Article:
Part 2 in the Series—The thought of a Spiritual IEP came to me like a ton of bricks while I was showering. You know-one of those amazing luxuries that I use to take for granted. It was nap time and both boys were sleeping- Praise Jesus! Then I called my mom and rambled on about these thoughts. I couldn’t get them out of my head. As a Special Education teacher prior to being a stay at home mom, I estimate that I have outlined, drafted and written more than 500 IEPs. An IEP is an Individualized Education Plans for students with disabilities. It’s their yearly plan that closely considers their strengths and weaknesses, learning styles and most critical areas of need.
Sara DeYarmond is a preschool teacher Our Savior Lutheran School in Lansing, Michigan. She herself is a graduate of Our Savior and returned to teach at her elementary alma mater. Sara and others from the Our Savior staff attended their church women’s retreat, called “Linger Longer”, where they learned about visual prayer. Excited about including visual faith practices in the classroom, Sara decided to use an Advent coloring calendar to help her little students focus on prayer in the weeks before Christmas.
Sara printed off Advent coloring calendars from the Visual Faith Ministry website. There are many images to choose from under Seasonal Resources. This simple star image by Bev Wicher is perfect for young students. You can find it here: https://www.visualfaithmin.org/seasonal/advent-calendar-23-spaces-by-bev-wicher
Sara explains: “They pray out loud as they color and then we help them write the name of the person they prayed for in the box.”
As part of this group process, Sara encourages her students to all pray out loud at the same time. Sara adds: “It’s a little crazy...and adorable. They have the option to find a quiet space away from the group if they choose.” Just imagine the sweet harmony of so many tiny voices talking to Jesus!
If you have experience with teaching preschool, or have had the chance to observe an early elementary classroom, you’ll probably agree that attention spans are limited and distraction is a given! Visual prayer corresponds with the skills of little ones who like to color and helps with focus and attention as they learn to pray. The children can “see” their conversations with God, go home to “tell” about them, and keep this new skill to use and develop as they grow in their faith.
Visual prayer is for all ages. It’s for careful colorers, for those who color ouside the lines, and for those who might write words but choose not to color at all. It works for boys as well as girls, for women and men. Visual prayer has great impact on personal prayer time and, as in this case, lends itself well to the group prayers of even the tiniest of God’s people.
Thanks for sharing, Sara DeYarmond!
- Pat Maier
Giving gifts to family and friends during the Christmas season is a tradition followed by most people, regardless of their beliefs. Although the Wise Men figure prominently as historical gift givers, it is God who “so loved the world that he gave” the Gift of Christmas - Jesus. This tiny baby, God’s own Son, came to our world bringing hope and salvation to all who would believe. It is this amazing love that inspires us to give gifts to each other out of gratitude and joy.
When I married my husband David, I was introduced to his wonderful family tradition for opening gifts at Christmastime. It included reciting the Christmas story from Luke 2 prior to opening presents, bringing focus to Jesus as God’s gift to the world. I loved how this practice created a pause for gratitude and reflection, which added rich meaning to our time of gift giving.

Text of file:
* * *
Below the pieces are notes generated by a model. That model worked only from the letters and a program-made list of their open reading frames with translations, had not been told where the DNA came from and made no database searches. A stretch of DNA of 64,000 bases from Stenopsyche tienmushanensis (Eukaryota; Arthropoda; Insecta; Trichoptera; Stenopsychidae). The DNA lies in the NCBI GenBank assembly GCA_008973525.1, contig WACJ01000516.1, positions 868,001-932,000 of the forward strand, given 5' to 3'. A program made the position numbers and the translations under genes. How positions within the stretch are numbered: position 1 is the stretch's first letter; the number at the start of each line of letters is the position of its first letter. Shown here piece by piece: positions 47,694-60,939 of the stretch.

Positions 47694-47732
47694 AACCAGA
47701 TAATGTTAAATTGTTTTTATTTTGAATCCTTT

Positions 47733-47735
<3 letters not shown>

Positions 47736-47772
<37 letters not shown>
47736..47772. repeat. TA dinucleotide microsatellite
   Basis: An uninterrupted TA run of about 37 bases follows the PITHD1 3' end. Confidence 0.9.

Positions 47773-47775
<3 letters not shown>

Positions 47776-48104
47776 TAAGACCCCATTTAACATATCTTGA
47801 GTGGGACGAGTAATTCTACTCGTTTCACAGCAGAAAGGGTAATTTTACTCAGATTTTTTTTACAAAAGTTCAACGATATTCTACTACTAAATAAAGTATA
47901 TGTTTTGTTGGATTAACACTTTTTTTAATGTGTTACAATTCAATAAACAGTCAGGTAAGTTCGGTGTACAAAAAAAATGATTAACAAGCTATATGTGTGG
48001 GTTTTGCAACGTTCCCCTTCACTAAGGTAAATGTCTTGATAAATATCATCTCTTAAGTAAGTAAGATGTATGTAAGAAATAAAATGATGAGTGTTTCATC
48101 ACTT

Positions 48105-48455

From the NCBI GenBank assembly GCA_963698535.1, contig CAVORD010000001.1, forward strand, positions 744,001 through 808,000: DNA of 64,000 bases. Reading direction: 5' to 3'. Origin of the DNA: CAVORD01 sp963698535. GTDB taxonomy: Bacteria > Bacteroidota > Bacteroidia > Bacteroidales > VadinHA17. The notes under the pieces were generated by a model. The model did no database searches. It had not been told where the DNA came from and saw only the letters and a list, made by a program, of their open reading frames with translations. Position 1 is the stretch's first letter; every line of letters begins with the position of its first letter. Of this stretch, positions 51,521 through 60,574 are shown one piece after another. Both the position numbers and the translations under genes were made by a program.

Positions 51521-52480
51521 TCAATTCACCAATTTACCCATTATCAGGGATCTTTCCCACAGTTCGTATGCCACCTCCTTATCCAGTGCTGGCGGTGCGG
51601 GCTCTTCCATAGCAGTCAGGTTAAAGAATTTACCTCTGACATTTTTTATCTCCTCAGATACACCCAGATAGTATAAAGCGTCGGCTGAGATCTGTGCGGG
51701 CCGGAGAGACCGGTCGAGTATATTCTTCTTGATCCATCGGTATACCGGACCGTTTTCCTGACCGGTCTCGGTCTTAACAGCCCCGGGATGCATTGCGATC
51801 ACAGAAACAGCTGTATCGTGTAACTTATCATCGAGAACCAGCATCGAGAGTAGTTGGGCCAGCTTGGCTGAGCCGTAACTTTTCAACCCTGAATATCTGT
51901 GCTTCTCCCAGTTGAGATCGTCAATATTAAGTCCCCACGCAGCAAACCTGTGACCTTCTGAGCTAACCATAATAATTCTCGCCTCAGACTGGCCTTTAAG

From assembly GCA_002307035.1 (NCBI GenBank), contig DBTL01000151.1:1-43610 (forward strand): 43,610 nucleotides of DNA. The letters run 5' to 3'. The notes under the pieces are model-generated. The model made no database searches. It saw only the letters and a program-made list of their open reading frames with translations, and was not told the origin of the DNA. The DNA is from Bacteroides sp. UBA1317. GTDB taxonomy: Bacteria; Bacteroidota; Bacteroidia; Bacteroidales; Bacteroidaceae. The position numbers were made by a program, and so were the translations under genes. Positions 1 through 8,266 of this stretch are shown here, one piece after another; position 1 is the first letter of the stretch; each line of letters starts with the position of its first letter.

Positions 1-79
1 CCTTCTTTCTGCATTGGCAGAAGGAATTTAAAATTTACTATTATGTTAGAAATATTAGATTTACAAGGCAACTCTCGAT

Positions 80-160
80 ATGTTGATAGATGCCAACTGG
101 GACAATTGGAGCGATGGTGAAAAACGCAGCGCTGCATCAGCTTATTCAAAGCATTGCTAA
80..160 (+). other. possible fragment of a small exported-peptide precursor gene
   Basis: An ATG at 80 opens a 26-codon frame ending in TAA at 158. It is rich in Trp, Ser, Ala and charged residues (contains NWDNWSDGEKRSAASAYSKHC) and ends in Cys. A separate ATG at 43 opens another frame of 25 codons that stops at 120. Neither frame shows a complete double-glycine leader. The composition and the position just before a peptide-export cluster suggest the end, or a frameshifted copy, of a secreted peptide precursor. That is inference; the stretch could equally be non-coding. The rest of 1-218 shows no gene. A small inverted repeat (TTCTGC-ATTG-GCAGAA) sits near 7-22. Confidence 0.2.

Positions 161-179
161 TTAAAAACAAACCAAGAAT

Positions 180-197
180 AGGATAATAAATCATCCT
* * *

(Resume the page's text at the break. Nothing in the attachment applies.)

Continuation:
As our family grew, we continued to read Luke 2:1-20 and sing a few Christmas carols before our gift opening each Christmas. Students or friends whose homes were too far for travel were often invited to join us. If they were not people of faith, I often wondered if they minded sitting and listening - or if our practice made them feel left out.
When our children grew up and began bringing home special friends, I wondered how it might look to include everyone in this tradition in a way that would be comfortable for all and help them feel part of the family. We needed to have something on hand that would help us point to Jesus and enable each person to participate - something that would be a visual reminder for keeping the tradition, a “hands-on” faith tool for all ages, and a treasured memory for our children and grandchildren. In thinking about what it would sound like, what if each verse from Luke 2:1-20 could be typed up separately so that the voices of all - young and old, family and friend, faithful or seeking - could be heard proclaiming the precious account of Jesus’ birth to each other?
Honoring the True Gift of Christmas: A Luke 2 Tradition
The project involves making a series of hole-punched cards that can be organized onto an “O” ring and then handed out for reading. An inexpensive white 4 x 6 index card is used as the base; old Christmas cards and scrapbook paper are cut to size to decorate the front and back and affixed with double-sided tape. (You can also use a glue stick.) You could omit the index card, however, it adds a nice sturdiness to the cards.
The verses, words of explanation, and prayer are printed out and then torn or cut out to add to each card. Tearing around the words creates a vintage effect and is fun for children. A bit of distress ink dabbed around the edges adds visual appeal, or you might add a thin line of gold gelato and blend with a sponge (pictured). Punch a hole in the upper left-hand corner of the card, assemble on an “O” ring, and add some yarn and ribbon embellishment if desired.
For the cover, choose a card that takes your breath away (because then you will see it every year!) I loved the rich hues of this image and added ribbons and yarn in similar colors.